Mining 3D genome structure populations identifies major factors governing the stability of regulatory communities2016-05-31 13:36:43
Nature Communications; 31 May 2016: DOI:10.1038/ncomms11549
Chao Dai, Wenyuan Li, Harianto Tjong, Shengli Hao, Yonggang Zhou, Qingjiao Li, Lin Chen, Bing Zhu, Frank Alber, Xianghong Jasmine Zhou
Three-dimensional (3D) genome structures vary from cell to cell even in an isogenic sample. Unlike protein structures, genome structures are highly plastic, posing a significant challenge for structure-function mapping. Here we report an approach to comprehensively identify 3D chromatin clusters that each occurs frequently across a population of genome structures, either deconvoluted from ensemble-averaged Hi-C data or from a collection of single-cell Hi-C data. Applying our method to a population of genome structures (at the macrodomain resolution) of lymphoblastoid cells, we identify an atlas of stable inter-chromosomal chromatin clusters. A large number of these clusters are enriched in binding of specific regulatory factors and are therefore defined as ‘Regulatory Communities.’ We reveal two major factors, centromere clustering and transcription factor binding, which significantly stabilize such communities. Finally, we show that the regulatory communities differ substantially from cell to cell, indicating that expression variability could be impacted by genome structures.
Genome-wide proximity ligation assays, such as Hi-C1 and its variants as well as ChIA-PET5 have significantly expanded our understanding of spatial genome organization. Yet our knowledge of how genome structures are linked to functions is still limited. For example, recent studies have uncovered functional roles for local chromatin looping interactions. However, few studies have tried to decipher the functional implications of inter-chromosomal associations, which are known to play important roles in gene regulation. We can cite three examples that demonstrate the importance of inter-chromosomal interactions in gene regulation: inter-chromosomal contacts are required for co-transcription of the multi-gene complex SAMD4A, TNFAIP2 and SLC6A5; the IFN-? gene on chromosome 10 is trans-activated by regulatory regions of the TH2 cytokine locus on chromosome 11; and INF-beta genes are trans-activated from regulatory regions in different chromosomes.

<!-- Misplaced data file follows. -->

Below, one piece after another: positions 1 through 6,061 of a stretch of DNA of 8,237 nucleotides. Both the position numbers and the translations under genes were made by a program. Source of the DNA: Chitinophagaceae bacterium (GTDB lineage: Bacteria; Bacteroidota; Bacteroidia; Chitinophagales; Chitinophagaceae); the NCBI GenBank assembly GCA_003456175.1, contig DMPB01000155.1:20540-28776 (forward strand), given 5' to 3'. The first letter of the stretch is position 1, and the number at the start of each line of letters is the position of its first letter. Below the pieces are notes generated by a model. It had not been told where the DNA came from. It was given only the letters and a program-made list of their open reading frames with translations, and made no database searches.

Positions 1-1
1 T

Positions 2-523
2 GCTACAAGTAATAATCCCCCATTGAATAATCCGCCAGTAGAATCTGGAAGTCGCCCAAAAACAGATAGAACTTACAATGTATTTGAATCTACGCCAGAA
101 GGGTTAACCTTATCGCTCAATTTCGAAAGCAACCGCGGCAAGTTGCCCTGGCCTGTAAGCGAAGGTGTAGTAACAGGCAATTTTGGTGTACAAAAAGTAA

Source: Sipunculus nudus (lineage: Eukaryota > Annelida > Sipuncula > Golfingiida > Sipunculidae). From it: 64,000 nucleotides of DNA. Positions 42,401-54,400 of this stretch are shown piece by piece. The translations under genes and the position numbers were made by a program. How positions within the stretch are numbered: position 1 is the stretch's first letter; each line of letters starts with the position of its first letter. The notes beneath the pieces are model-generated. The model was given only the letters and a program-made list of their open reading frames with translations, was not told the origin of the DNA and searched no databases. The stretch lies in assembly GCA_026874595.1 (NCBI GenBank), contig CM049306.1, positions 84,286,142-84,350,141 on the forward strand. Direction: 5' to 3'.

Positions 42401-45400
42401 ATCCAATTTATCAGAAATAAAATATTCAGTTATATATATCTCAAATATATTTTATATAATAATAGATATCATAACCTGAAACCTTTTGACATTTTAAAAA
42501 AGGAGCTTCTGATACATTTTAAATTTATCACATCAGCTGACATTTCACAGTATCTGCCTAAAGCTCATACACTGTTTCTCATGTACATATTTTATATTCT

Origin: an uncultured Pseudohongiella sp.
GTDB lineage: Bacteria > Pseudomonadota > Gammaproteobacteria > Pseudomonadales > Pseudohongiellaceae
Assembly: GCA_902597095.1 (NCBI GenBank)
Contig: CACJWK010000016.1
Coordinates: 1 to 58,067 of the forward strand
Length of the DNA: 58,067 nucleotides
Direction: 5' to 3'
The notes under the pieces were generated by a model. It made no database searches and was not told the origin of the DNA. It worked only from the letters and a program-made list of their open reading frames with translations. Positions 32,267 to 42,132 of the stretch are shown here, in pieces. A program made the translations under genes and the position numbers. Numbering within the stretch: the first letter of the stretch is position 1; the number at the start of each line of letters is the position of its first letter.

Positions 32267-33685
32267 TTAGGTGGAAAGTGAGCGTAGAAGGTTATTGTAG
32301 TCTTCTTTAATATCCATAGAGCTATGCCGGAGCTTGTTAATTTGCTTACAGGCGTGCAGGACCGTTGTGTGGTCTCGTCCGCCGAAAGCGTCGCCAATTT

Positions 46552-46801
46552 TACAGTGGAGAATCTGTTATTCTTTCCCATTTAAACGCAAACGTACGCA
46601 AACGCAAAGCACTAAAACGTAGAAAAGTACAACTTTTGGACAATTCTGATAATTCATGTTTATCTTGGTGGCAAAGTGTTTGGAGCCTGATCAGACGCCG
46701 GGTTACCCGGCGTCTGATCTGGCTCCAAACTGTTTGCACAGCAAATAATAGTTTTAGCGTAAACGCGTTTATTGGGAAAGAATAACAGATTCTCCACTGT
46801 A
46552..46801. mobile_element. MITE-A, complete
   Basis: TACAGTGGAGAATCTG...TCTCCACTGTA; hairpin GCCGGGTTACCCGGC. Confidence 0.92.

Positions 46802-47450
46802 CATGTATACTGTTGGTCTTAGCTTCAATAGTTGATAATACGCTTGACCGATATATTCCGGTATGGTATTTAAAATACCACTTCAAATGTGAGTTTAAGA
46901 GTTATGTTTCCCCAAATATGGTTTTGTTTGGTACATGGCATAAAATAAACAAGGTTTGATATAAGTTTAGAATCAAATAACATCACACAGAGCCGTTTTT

A challenge arises when using Hi-C data to infer the spatial genome organization linked to inter-chromosomal functional interactions. The chromatin contacts uncovered by Hi-C describe not a single genome conformation, but the average contact frequency over many different genome conformations in a population of cells. The spatial genome organization can vary dramatically from cell to cell, even within an isogenic sample. This variability is especially strong for inter-chromosomal contacts. Therefore, a key challenge for interpreting ensemble-averaged Hi-C data is to deconvolute the observed chromatin contacts into an ensemble of subsets of interactions, where each subset are compatible to co-occur in a single cell.
To address this challenge, we have recently developed a modelling approach that constructs a population of three-dimensional (3D) genome structures derived from and fully consistent with the Hi-C data. By embedding the genome structural model in 3D space and applying additional spatial constraints (for example, all chromosomes must lie within the nuclear volume, and no two chromosome fragments can overlap), it is possible to deconvolute the ensemble-based Hi-C data into a set of plausible structural states. In particular, our approach facilitates the inference of cooperative long-range interactions, because the presence of some chromatin contacts may induce structural features that may make some additional contacts in the same structure more probable and others less likely. In other words, the spatial constraints effectively restrict the conformational freedom of the chromosomes, allowing us to approximate the unobserved true structure population. We showed previously that the structure population determined by this method can reproduce remarkably well independent experimental data and many known structural features of the genome organization that were not directly evident in the Hi-C data.
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